AMD using chiplets for chipsets

According to a report by, AMD’s multi-chip approach for X670 and X670E has similar advantages to AMD’s current chiplet architecture on Ryzen CPUs. With this approach, AMD can increase I/O expansion drastically while at the same time significantly reducing manufacturing costs. This would be impossible if AMD built single monolithic dies for X670 and X670E.

Here’s how AMD’s new chipset architecture works. The base chiplet for X670 and X670E is known as the Promontory 21 (PROM21) chipset, which is built by 3rd party supplier ASMedia. One of these chips comes in a 19x19mm FCBGA package featuring a maximum power rating of 7W.

That chip provides one PCIe 4.0 uplink connection to the CPU and two PCIe 4.0 x4 downlink controllers, for a maximum of eight PCIe 4.0 lane. It also supports four PCIe 3.0 x1/SATA 6Gpbs ports, six USB 3.2 Gen 2 10Gbps ports (two of which can be fused into a single 20Gbps port), and six additional USB 2.0 ports. For the SATA/PCIe 3.0 ports and USB 3.2 ports, the motherboard manufacturer can choose whether to opt for more SATA ports over PCIe ports or vice versa.

A single PROM21 chipset functions as AMD’s midrange B650 chipset. A trimmed down (harvested) version can also be used as an A600-series chipset, presumably A620. However, X670 and X670E take a different approach.

For X670 and X670E, a single PROM21 chiplet is only half of the equation, with two PROM21 chiplets linked together via daisy-chaining, effectively doubling the connectivity: double the USB ports, and double the PCIe 3.0/SATA 6Gbps ports. The exception is the downlink controller capabilities, which go from two PCIe 4.0 x4 downlink controllers on a single chiplet to three downlink controllers — one of the downlink controllers on the first chiplet connects to the uplink of the second chiplet.

While the broader connectivity options are great, one of the biggest benefits is likely to be production cost. It’s more cost effective to produce a single SKU that can be scaled up or down to meet the demands of other tiers, rather than trying to build two or more entirely separate chips. Like the Zen CPU chiplets in Ryzen 3000 and later processors, each with eight CPU cores that can be disabled in clusters of two, AMD can focus on mass producing PROM21 and using it across the entire suite of motherboard offerings. There’s no need to waste additional design and manufacturing resources, trying to predetermine the appropriate ratios of production.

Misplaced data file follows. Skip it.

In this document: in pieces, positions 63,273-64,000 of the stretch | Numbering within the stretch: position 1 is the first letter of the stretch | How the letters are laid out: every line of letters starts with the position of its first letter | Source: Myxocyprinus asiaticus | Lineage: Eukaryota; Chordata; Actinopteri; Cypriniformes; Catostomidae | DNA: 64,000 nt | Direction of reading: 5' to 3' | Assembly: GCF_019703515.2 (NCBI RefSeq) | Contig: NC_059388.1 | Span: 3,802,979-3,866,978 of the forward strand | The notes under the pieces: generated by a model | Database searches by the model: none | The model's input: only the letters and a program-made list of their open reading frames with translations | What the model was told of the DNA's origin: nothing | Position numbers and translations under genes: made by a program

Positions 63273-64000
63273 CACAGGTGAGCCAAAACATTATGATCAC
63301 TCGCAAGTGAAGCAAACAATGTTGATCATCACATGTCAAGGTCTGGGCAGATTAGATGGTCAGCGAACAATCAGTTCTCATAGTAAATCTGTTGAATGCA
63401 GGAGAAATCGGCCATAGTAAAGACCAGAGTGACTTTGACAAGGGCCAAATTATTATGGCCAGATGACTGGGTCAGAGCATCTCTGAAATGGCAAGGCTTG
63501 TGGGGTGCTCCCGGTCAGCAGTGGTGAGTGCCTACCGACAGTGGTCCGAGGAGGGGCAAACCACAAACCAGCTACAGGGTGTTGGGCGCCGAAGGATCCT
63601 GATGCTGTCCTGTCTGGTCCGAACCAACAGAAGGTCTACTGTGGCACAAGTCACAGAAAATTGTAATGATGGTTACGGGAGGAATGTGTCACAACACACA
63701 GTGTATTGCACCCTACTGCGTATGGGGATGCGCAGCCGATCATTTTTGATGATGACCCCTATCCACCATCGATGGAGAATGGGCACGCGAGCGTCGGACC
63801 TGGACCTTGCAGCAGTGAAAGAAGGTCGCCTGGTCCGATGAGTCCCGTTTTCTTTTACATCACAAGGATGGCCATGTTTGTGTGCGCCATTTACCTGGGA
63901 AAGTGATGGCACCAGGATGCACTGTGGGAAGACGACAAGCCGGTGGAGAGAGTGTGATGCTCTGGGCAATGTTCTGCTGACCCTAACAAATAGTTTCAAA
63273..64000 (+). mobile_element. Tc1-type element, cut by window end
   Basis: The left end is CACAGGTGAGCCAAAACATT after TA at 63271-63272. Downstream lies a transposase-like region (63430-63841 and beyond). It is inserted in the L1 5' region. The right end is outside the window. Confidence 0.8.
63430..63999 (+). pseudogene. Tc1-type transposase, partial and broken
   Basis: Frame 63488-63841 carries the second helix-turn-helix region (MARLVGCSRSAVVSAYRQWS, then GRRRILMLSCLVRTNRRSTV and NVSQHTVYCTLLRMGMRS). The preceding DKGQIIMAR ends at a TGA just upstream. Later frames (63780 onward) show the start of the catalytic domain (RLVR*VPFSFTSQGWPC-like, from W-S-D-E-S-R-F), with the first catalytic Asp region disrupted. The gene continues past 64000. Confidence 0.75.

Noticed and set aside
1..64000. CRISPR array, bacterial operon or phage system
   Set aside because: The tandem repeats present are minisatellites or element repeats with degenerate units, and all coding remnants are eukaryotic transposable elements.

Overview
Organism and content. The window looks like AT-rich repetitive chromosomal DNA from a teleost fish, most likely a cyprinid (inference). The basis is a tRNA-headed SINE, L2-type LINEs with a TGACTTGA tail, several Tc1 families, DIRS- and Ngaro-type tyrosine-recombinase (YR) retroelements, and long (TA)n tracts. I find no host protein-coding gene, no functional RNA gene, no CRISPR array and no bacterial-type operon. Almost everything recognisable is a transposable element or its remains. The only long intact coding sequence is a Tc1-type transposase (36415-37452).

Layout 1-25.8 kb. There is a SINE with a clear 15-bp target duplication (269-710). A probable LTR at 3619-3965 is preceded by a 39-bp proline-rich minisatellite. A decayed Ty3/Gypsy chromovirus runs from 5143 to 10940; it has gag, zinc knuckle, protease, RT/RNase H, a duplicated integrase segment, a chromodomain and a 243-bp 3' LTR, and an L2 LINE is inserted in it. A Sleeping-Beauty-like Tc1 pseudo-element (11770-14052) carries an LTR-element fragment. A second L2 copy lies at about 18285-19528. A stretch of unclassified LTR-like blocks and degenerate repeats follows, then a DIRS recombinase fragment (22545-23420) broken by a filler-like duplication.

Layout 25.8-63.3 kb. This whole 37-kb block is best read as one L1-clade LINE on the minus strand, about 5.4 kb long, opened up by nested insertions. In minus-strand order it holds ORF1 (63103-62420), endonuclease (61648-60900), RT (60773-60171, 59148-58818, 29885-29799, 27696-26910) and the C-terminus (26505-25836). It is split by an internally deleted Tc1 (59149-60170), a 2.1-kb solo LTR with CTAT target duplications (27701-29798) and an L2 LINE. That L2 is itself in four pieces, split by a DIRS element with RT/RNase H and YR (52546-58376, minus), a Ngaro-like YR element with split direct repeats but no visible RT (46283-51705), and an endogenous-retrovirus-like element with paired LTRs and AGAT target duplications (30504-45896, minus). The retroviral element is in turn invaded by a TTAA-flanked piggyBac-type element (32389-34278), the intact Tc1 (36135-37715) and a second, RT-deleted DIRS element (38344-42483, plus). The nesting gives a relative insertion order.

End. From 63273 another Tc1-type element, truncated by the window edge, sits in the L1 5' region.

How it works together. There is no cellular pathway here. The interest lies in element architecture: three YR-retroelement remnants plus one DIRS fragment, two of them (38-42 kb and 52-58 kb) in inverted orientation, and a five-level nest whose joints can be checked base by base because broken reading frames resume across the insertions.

Another positive side effect of daisy-chaining chipsets is that you can spread out cooling over a wider area. Instead of a single chipset that can draw a 15W or more, you get two 7.5W chips that are separated by perhaps several centimeters. This can save motherboard makers a lot of headaches when it comes to cooling X670 and X670E, and it should result in most X670 and X670E motherboards having passive cooling despite the PCIe 5.0 requirements, a great improvement from the actively cooled X570 chipset. However, we expect mini-ITX form factors to still have active cooling due to the physical constraints of such motherboards.…

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4 PCIe4.0 lanes from Zen 4 CPUs to possibly two chipset(s)?

That doesn’t quite make sense. Zen 4 (Raphael) will have 28 PCIe5.0 lanes, but the chipset only uses PCIe4.0. I guess that leaves room for a 770 chipset a year or three down the road.

If I were designing a motherboard, I’d provide one slot with 8 PCIe5 lanes and split the rest of the PCIe5 lanes into four PCIe5 x4 NVMe slots. But then again, I need lots of disk space, and I currently have two 1 Gig NVMe, plus four (various terabyte) SATA drives. Switching to the SATA drives feels like going from a superhighway to hubcap deep mud. I guess I need to find a PCIe gen 4 or 5 8-lane card that supports multiple NVMe drives.

Why do I need so much disk bandwidth? I have about a dozen benchmarking files in the several hundred-gigabyte size range. To keep the disk I/O from dominating benchmarks I need to copy the test data to (two) NVMe drives. The output isn’t all that fast, so a hard drive with a large cache can take it out of the (timing) picture. I run the benchmarks twice so that all of the OS stuff I need gets cached–but I’d really love to put it on an NVMe drive. (In production, this stuff gets run on a system with two 32-core EPYC CPUs and 128 Gig of memory…) I have no idea what the next dedicated system will look like, other than Zen 4 It will probably an EPYC Genoa system, but I can probably out-bench the current EPYC system–just another item to put on the stack. Anyway, disk I/O is currently the limiting factor, I remember when smaller datasets took months. (FFTs and inverse FFTs of seismic data.)

4 PCIe4.0 lanes from Zen 4 CPUs to possibly two chipset(s)?

That doesn’t quite make sense. Zen 4 (Raphael) will have 28 PCIe5.0 lanes, but the chipset only uses PCIe4.0.

I don’t think they’re planning on this chipset being used for 8 SATA drives being maxed out sending data to the CPU.
For most people (even most server usage) they only are maxing out a single SATA drive at a time.
So x4 PCIE4.0 would be enough bandwidth to service that.
I think usage models that need more than that (which probably is mostly fileserver machines) are probably going to have separate SATA controllers connected to the other PCIE lanes.